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There are millions of square feet of colored and stamped concrete around the country that will be celebrating their 10-year birthday in 2012. Much of it is showing the wear and tear of a decade of use and desperately needs some touch-up. A decade of little to no maintenance, weather, and daily wear has not affected the core strength of the concrete but has taken the shine off the penny. This scenario is quite common, and it fosters a lot of questions regarding what can be done to bring the colored or stamped concrete back to life. So for those who want to rejuvenate, revive, restore, restain or recolor, solid-color stains are just the ticket.

Most types of stains for concrete are translucent. The color produces a marbled finish, with the base color of the concrete playing a role in the final shade. That works great when you are coloring gray concrete and want to have all that variegation and marbling, but not so good when you want to refresh the monotone color of integrally colored concrete or stamped concrete.

Wayne Morse of AM Resurfacing colored this pool deck with NewLook International’s Original Solid Color Stain in Caramel and Translucent Color Enhancer in Oak. The bands are Original Solid Color Stain in Oak.
Photo courtesy of NewLook International

The market to revitalize and refresh old concrete is where solid-color stains have found their niche. They work like traditional stains and penetrate into the concrete, but unlike traditional stains, they produce an opaque finish.

The first solid-color stains hit the market in the 1990s. Not readily available at first, they were regional niche products used by only a handful of installers.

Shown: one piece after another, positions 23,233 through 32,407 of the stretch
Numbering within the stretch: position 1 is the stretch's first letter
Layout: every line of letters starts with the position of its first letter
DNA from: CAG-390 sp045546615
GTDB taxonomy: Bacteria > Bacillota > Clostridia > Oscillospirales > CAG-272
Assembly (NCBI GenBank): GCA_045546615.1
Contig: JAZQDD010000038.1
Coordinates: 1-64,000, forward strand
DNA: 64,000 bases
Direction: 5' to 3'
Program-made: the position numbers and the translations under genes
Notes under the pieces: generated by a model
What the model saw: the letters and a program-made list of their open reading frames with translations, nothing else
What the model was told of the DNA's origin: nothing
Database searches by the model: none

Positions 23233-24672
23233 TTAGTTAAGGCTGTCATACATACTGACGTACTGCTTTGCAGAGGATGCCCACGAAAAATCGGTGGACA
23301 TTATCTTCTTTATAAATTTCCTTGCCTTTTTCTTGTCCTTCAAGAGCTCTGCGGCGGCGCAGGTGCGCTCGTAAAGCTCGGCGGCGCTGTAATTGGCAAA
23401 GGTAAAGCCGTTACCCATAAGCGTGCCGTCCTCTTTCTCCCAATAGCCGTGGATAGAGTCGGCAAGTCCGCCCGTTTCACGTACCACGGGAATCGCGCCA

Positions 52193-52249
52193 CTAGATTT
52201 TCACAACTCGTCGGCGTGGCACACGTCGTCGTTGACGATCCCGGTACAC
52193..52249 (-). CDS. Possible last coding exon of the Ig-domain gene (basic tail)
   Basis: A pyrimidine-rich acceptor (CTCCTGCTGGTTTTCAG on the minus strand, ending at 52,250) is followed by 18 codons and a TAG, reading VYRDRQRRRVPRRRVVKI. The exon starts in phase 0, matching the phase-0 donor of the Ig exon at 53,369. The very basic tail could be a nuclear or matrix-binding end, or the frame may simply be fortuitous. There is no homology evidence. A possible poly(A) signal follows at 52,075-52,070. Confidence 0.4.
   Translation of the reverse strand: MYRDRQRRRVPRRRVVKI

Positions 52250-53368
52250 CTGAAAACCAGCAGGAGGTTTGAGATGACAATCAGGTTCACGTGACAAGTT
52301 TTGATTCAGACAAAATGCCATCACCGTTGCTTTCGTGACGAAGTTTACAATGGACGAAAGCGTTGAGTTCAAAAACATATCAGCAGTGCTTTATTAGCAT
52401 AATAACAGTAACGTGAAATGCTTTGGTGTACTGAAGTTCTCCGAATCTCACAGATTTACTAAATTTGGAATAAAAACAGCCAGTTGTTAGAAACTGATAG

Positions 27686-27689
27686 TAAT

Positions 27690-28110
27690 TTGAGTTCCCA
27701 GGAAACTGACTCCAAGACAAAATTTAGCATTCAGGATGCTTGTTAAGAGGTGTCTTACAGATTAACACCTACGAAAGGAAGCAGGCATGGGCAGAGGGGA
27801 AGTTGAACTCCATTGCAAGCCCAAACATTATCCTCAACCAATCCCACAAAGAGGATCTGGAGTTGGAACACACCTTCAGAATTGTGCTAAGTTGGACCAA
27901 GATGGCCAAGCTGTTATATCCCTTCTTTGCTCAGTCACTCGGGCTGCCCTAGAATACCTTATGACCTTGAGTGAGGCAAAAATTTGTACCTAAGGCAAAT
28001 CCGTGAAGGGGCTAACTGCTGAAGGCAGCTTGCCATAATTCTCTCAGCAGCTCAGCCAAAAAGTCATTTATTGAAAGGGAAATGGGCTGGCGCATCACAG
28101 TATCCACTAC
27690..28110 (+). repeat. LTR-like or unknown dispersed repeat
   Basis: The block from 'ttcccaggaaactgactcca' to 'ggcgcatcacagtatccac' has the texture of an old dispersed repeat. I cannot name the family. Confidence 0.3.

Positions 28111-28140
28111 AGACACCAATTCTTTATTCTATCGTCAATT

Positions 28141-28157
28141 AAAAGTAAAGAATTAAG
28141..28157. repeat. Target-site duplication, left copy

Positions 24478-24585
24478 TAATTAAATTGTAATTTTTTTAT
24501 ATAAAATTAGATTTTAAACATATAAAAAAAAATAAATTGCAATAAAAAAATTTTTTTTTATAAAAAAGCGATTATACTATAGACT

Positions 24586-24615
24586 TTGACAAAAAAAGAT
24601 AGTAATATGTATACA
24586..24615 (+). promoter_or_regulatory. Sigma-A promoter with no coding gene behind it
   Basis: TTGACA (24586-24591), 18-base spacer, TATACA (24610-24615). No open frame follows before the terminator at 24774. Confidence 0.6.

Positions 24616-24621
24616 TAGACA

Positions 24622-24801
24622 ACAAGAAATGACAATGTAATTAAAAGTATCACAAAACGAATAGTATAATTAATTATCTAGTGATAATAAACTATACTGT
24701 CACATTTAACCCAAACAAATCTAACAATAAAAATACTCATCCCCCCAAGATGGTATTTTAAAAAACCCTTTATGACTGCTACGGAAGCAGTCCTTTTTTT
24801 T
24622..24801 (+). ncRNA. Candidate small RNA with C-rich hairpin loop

When decorative concrete went mainstream in the early 2000s, so did solid-color stains. Marketed hard by a few companies, the products went from regional awareness to national acceptance very quickly. Over the last 10 to 15 years, the market has grown and so have the number of manufacturers.

Advancements in technology and formulation have created newer solid-color stain systems that have fewer components, are easier to mix and apply, and have better long-term durability. But almost all solid-color stains are applied similarly and perform very well.

A solid-color stain might be described as a cross between a coating and a stain, with the opaque solid color reminding one of a coating and the penetrating properties being more like a stain. But don’t be fooled. Solid-color stains are all stain. Their ability to penetrate into the surface and provide a clean solid color without forming a film is what makes them so powerful.

Pritchard Concrete, Golden, Colo., colored concrete at this Lakewood, Colo., shopping center using epoxy-based ReStore Solid Color Stain from Helix Color Systems in Stone Gray and Latte.
Photos by Chris Sullivan

Most solid-color stain systems come as multipart kits that are mixed on-site. They contain a resin backbone that acts as a binder, encapsulating the color and gluing the system together in the concrete substrate. Application with a sprayer or soft brush is most common, allowing for high coverage rates and consistent color.

As with any stain, surface preparation is critical to long-term performance. Typical surface preparation prior to application ranges from power washing to chemical stripping. Once again, the most critical element is the ability of the stain to penetrate into the surface of the concrete. Any type of contamination, such as paints, sealers, cures, grease, oil or foreign material, will prohibit penetration and lead to premature failure of the stain.

In my opinion the final look of solid-color stains is what makes them such good candidates to recolor old or worn colored or stamped concrete. Most of the solid-color systems on the market will very quickly (in a matter of days or weeks) take on a flat or matte appearance that very closely resembles natural concrete.

This natural look makes it hard to differentiate between integrally colored concrete and concrete that has been treated with properly applied solid-color stain.

While nothing is as good as the real thing, a solid-color stain is the next best thing when it comes to restoring the color of old or worn concrete. It doesn’t even have to be a bright or exotic color, as gray is one of the most popular colors of solid-color stain sold today. I encourage you to do some research and learn more about how solid-color stains can recolor the concrete in your life.

Chris Sullivan is vice president of sales and marketing with ChemSystems Inc. He has led seminars and product demonstrations throughout North America. Contact him at